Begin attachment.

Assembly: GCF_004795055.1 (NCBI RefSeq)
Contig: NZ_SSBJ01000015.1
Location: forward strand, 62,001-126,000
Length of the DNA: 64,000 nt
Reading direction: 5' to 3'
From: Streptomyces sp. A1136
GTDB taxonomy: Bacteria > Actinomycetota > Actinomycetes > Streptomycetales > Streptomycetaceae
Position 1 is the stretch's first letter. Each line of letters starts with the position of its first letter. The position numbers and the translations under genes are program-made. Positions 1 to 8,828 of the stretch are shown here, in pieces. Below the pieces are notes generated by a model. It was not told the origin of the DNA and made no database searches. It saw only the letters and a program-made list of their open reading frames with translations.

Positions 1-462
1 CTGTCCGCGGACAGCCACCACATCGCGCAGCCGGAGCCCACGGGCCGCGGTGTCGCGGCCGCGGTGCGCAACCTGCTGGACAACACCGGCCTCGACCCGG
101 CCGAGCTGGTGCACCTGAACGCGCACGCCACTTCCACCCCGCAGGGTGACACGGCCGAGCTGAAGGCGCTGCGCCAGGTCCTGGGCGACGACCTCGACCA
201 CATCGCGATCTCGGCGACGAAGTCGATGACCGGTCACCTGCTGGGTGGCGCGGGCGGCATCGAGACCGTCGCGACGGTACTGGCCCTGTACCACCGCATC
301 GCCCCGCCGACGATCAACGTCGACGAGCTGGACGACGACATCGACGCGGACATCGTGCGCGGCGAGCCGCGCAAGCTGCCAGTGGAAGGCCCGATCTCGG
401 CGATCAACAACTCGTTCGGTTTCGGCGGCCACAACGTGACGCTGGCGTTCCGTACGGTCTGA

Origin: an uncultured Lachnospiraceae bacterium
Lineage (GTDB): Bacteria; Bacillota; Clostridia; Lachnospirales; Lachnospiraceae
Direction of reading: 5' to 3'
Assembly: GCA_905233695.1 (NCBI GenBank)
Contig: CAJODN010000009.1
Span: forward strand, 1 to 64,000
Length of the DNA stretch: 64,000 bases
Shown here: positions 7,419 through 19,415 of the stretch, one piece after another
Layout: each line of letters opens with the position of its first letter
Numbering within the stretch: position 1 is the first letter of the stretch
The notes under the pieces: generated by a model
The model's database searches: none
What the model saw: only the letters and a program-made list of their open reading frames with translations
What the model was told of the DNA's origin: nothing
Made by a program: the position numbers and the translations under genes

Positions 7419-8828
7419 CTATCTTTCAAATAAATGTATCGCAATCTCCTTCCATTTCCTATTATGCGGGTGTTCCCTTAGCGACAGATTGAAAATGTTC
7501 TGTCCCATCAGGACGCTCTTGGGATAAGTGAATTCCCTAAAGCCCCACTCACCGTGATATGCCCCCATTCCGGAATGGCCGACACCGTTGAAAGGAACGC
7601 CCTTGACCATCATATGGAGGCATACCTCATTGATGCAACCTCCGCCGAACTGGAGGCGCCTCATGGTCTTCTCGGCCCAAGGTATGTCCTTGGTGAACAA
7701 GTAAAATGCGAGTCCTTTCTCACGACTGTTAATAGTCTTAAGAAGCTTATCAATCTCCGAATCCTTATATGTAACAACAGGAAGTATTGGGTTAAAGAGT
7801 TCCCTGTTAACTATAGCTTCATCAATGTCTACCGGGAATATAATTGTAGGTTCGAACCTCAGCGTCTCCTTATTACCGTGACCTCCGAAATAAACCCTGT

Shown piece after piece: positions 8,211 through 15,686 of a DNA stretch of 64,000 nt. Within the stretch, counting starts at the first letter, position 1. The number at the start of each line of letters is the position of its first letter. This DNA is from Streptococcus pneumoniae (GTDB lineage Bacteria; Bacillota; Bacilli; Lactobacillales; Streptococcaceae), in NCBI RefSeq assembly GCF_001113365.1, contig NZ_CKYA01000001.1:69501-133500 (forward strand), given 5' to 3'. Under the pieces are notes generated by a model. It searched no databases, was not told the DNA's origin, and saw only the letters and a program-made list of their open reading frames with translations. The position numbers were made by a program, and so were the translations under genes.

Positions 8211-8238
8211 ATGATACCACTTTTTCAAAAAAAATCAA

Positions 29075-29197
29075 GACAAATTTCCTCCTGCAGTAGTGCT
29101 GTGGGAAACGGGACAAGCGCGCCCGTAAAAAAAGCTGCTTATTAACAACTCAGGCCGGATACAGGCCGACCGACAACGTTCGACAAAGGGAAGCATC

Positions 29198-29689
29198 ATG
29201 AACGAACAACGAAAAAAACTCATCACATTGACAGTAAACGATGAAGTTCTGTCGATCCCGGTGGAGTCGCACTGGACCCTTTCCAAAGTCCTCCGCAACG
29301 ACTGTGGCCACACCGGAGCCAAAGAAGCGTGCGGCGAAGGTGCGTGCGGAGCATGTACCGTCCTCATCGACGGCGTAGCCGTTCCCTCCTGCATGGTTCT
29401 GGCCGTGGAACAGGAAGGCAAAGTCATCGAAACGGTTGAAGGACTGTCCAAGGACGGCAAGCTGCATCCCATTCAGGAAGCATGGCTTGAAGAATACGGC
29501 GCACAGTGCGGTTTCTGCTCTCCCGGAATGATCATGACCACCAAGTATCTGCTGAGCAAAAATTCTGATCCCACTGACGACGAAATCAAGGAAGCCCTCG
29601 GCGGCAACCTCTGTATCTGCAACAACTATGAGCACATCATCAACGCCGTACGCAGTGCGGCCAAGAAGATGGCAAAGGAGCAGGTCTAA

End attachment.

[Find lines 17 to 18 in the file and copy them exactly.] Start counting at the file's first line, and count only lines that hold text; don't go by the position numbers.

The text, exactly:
Direction of reading: 5' to 3'
Assembly: GCA_905233695.1 (NCBI GenBank)